October 2013: East Africa sees 20GW of geothermal available. Reykjavik Geothermal, the Icelandic company that’s helped build power plants in more than 30 countries, agreed to develop as much as 1,000MW of projects in Ethiopia over the next 10 years. About 10MW will be in operation by 2015, with a total of 500MW by 2018. The Great Rift Valley in East Africa, which spans eight countries, may have as much as 20 gigawatts of potential geothermal energy, according to data compiled by Bloomberg. Ethiopia’s Prime Minister Hailemariam Desalegn said “My vision is that over 30 years we will harness the 80,000MW of renewables that we have,” including hydroelectric, wind and solar, today.  link

October 2012: Kenya's steps up geothermal. (See latest news story above.) The 280MW Olkaria Geothermal Project is being built at a cost of $980 million and due for completion in June 2014. Experts say that it should be an important source of “green” energy in a country that has seen its hydropower production hit by worsening drought related to climate change. link

February 2011: Potential 15,000MW in Eastern Africa.  link

September 2013: New Zealand gets world’s biggest geothermal plant. The 100MW Ngatamariki plant in New Zealand is the biggest "singular binary power plant" ever constructed. Built in a record 24 months by Omat Technologies, Ngatamariki generated 150 gigawatt hours (GWh) during commissioning. It's expected to reach 700 GWH of annual electricity production, equivalent to that used by 80,000 households. Over the past 25 years, Ormat has installed about 350MW of geothermal across 14 power plants in New Zealand. link

May  2013: New Zealand expertise tapped for Chile. New Zealand and Chile are engaging in a strategic partnership in geothermal energy, according to several sources. The Chilean government’s current goal is to reach a 10% renewable energy share by 2024. A bill under discussion in Congress would raise the target to 15 or 20%. Chile is seen as an important place for geothermal energy.  link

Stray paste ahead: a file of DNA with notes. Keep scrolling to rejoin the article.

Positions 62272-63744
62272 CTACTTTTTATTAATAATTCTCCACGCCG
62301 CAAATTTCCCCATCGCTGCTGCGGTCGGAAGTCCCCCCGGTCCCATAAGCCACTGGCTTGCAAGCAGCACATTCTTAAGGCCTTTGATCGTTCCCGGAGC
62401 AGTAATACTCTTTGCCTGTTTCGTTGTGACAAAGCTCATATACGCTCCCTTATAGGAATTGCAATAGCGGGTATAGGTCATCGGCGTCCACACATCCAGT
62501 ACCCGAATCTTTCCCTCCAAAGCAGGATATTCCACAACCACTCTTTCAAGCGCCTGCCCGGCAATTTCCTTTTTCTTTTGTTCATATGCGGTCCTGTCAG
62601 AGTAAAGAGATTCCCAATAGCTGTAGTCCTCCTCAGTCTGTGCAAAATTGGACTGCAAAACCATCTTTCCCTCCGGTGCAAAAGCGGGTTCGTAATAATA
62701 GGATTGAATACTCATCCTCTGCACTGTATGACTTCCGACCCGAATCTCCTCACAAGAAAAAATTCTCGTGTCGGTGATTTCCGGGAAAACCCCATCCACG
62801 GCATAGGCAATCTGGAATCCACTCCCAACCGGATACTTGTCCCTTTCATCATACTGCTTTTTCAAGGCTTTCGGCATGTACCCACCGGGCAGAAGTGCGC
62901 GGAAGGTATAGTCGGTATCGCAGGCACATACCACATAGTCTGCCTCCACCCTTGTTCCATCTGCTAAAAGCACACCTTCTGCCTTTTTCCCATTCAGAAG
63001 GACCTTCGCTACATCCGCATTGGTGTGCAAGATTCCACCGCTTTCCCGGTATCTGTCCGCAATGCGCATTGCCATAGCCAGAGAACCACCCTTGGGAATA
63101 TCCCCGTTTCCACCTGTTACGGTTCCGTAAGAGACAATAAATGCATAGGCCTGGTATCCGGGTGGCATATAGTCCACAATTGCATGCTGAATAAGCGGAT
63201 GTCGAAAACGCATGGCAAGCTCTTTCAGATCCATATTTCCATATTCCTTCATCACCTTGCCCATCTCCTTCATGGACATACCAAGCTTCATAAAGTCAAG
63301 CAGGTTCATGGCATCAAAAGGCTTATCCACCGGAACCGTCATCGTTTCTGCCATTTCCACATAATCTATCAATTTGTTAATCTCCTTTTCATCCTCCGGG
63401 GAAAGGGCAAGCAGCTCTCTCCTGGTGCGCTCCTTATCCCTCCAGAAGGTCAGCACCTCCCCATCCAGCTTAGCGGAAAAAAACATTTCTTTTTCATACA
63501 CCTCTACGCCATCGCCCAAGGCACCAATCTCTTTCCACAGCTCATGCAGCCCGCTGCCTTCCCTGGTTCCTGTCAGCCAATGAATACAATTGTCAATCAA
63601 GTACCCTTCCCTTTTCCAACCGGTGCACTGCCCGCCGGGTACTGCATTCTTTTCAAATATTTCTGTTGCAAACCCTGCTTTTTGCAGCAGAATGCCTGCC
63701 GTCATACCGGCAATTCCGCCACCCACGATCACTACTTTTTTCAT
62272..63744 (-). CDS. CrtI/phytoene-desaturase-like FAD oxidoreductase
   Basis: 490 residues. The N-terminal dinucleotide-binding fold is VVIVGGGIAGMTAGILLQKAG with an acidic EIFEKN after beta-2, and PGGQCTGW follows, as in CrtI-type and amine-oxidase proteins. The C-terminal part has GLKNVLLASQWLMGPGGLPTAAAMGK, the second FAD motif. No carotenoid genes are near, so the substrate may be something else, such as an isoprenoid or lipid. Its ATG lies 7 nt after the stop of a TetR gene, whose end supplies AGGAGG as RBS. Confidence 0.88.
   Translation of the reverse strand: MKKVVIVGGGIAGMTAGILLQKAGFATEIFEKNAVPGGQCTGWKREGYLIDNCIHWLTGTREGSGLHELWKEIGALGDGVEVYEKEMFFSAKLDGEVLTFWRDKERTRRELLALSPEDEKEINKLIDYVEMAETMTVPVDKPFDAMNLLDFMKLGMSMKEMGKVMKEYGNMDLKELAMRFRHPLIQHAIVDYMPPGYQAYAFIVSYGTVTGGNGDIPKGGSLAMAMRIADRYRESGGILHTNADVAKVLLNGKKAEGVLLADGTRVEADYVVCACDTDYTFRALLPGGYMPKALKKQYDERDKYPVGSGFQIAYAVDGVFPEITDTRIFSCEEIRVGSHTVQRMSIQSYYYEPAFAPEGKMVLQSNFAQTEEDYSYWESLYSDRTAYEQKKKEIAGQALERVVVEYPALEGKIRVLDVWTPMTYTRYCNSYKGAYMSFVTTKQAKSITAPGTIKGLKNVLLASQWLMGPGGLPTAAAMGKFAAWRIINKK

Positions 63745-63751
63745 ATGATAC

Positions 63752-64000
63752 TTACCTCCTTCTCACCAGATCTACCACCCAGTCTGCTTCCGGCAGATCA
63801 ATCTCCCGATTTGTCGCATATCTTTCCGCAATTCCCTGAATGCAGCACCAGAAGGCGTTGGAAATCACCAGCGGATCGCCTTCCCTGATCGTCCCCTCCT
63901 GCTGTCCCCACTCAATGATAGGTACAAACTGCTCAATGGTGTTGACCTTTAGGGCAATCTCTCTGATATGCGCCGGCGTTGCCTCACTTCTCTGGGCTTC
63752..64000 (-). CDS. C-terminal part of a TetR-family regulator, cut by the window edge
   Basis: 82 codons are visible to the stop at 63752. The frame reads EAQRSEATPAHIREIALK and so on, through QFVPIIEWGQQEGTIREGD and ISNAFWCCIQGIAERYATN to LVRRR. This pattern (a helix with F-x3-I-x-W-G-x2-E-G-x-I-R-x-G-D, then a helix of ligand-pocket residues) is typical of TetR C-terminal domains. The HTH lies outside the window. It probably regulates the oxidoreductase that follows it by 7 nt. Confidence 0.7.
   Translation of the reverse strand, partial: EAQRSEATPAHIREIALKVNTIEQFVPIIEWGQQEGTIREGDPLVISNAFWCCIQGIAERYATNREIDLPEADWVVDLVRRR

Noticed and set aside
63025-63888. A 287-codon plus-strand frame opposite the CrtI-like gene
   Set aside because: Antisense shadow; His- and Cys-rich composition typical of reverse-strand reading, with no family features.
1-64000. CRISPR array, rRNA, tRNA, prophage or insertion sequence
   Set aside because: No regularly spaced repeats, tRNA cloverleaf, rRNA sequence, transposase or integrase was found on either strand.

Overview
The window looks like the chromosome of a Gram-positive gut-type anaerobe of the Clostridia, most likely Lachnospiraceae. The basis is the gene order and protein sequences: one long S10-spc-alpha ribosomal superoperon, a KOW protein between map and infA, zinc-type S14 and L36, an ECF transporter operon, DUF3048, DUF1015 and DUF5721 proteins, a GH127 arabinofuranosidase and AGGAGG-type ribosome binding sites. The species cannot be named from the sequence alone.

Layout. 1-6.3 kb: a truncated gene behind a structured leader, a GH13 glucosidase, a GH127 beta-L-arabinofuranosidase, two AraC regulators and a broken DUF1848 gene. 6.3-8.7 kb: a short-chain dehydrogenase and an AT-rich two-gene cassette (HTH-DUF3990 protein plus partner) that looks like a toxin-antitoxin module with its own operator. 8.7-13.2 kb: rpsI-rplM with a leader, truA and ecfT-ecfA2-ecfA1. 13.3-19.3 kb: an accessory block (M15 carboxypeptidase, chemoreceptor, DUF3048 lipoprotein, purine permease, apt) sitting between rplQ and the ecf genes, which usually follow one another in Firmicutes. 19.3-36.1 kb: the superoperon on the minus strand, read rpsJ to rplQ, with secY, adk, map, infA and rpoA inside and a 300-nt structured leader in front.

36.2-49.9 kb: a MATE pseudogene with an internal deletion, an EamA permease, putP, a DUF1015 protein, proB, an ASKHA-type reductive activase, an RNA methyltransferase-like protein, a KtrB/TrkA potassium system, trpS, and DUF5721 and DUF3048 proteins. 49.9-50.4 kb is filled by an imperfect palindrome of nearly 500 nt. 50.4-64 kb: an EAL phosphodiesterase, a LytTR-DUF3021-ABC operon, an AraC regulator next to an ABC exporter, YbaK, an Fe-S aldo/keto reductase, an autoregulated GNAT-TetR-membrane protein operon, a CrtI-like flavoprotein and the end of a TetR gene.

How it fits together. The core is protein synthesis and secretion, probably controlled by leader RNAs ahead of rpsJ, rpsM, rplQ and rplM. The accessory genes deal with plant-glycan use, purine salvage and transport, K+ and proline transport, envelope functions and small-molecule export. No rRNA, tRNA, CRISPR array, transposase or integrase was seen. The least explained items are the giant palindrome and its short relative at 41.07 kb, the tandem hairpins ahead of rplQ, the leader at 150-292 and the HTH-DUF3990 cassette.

Iceland is often considered a country run on geothermal energy as it fundamentally sits on a volcanic base (like Hawaii), and virtually every building in the country is heated with hot spring water. In Reykjavik, for example (population 115,000), hot water is piped in from 25 kilometers away, and residents use it for heating and for hot tap water. (Iceland is almost completely powered from renewable sources - 73.4% from hydropower and 26.5% geothermal.)

Iceland technology to assist Europe.

May 2014:
Iceland closer to providing Europe with geothermal energy. Iceland is moving closer to plugging European homes into the volcanic island nation’s geothermal and hydropower reserves via what would be the world’s longest power cable, according to the country’s largest energy producer. “The more we look at this project, the more positive feedback we get,” said CEO of Landsvirkjun which produces more than 70% of Iceland’s power. “Over the past two years we’ve moved closer to this project becoming a reality.” Costing as much as 2 billion euros ($2.7 billion), construction of the 1,170-kilometer submarine cable would need a bilateral agreement with the U.K. as well as deals concerning the purchase and sale of electricity. link

Iceland's plan to export geothermal energy to Europe. Iceland’s largest energy company is considering construction of the world’s longest underwater electric cable so the nation can sell its vast geothermal and volcanic energy to the European market. By the end of 2011, state-owned energy company, Landsvirkjun, will complete a study of building a sub-sea cable that could deliver as much as five terawatt-hours (5 billion kilowatt-hours) annually to Europe, enough electricity to power 1.25 million homes. At present, Landsvirkjun produces about 75% of Iceland’s electricity by tapping into the nation’s huge stores of geothermal power.  link  

July 2012: Iceland technology on geothermal planned for U.K.  Hot rocks technology, which uses the heat of the Earth's core to generate power, will soon become a reality in Britain. Plans have been unveiled to tap into geothermal resources at five sites, including one in Manchester with the potential to heat 7million homes. And planning permission has been granted to two projects in Cornwall, considered to be the leading county in hot rocks technology. Ministers have struck a deal with their Icelandic counterparts to share technical advice, drawing on their experience in capturing the power of their geysers. The technology is surprisingly simple.  link